Francis noted that he was giving the president an authenticated copy of the letter that the then-ruler of the Mongol Empire, Guyuk Khan, wrote to Pope Innocent IV in 1246 after the pontiff sent emissaries east seeking to understand the intentions of the vastly advancing empire.
According to a translated copy of the letter reproduced in the 1955 book “The Mongol Mission,” Guyuk indicated he didn’t understand the pope’s request that he convert to Christianity and insisted that God was on his side, commanding his troops to conquer.
“Though thou likewise sayest that I should become a trembling Nestorian Christian, worship God and be an ascetic, how knowest thou whom God absolves, in truth to whom He shows mercy?” he wrote, according to the translation. “From the rising of the sun to its setting, all the lands have been made subject to me. Who could do this contrary to the command of God?”
Pope on efforts to care for environment
In his remarks, Francis also praised Mongolia’s efforts to care for the environment. The vast, landlocked country, historically afflicted by weather extremes, is considered to be one of the countries most affected by climate change. The country has already experienced a 2.1-degree Celsius (3.8-degree Fahrenheit) increase in average temperatures over the past 70 years, and an estimated 77% of its land is degraded because of overgrazing and climate change, according to the United Nations Development Program.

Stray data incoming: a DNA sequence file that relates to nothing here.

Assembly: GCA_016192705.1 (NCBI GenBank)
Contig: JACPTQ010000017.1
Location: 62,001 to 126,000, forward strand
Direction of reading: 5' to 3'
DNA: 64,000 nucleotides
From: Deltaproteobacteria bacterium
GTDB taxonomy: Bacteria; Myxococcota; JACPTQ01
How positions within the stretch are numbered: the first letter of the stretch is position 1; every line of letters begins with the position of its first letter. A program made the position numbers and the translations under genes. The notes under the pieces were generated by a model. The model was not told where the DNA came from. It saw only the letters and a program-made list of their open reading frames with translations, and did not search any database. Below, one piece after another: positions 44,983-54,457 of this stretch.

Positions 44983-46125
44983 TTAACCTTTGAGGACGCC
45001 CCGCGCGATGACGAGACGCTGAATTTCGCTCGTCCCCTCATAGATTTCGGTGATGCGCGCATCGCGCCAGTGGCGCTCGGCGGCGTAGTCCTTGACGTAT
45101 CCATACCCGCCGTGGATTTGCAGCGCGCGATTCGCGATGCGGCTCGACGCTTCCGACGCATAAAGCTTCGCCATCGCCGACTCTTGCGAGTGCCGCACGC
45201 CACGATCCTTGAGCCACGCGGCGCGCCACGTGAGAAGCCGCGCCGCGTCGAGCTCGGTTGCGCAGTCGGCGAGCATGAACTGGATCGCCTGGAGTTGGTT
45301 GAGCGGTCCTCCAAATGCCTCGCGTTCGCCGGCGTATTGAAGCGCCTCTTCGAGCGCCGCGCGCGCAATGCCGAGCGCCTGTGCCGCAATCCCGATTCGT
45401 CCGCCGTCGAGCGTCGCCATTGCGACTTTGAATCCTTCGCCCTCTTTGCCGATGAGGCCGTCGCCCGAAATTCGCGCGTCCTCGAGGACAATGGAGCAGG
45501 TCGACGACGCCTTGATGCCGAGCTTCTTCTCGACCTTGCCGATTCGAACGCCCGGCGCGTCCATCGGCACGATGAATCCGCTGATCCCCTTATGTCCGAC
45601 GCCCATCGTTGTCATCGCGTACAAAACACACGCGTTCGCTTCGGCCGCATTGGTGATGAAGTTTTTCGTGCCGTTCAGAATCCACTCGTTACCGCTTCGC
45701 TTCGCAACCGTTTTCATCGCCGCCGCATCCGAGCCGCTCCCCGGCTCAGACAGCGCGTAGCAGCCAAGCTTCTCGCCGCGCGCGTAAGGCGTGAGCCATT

Mongolia is set to host the 2026 U.N. conference on desertification and has launched a campaign to plant 1 billion trees across its vast steppes and mountains of grasslands.
“You help us to appreciate and carefully cultivate what we Christians consider to be God’s creation, the fruit of his benevolent design, and to combat the effects of human devastation by a culture of care and foresight reflected in responsible ecological policies,” Francis said.
Pope: Combat corruption
The pope, however, noted the need to combat corruption, an apparent reference to a scandal over Mongolia’s trade with China over the alleged theft of 385,000 tons of coal. In December, hundreds of people braved freezing cold temperatures in the capital to protest the scandal.
“Corruption is the fruit of a utilitarian and unscrupulous mentality that has impoverished whole countries,” he said. “It is a sign of a vision that fails to look up to the sky and flees the vast horizons of fraternity, becoming instead self-enclosed and concerned with its own interests alone.”
He said religions in particular can represent a safeguard against the “insidious threat of corruption, which effectively represents a serious menace to the development of any human community.”
The Mongolian government has declared 2023 to be an “anti-corruption year” and says it is carrying out a five-part plan based on Transparency International, the global anti-graft watchdog that ranked Mongolia 116th last year in its corruption perceptions index.
Later Saturday, Francis was to meet with the priests and missionaries who tend to the country’s tiny Catholic community at the capital’s St. Peter and Paul Cathedral.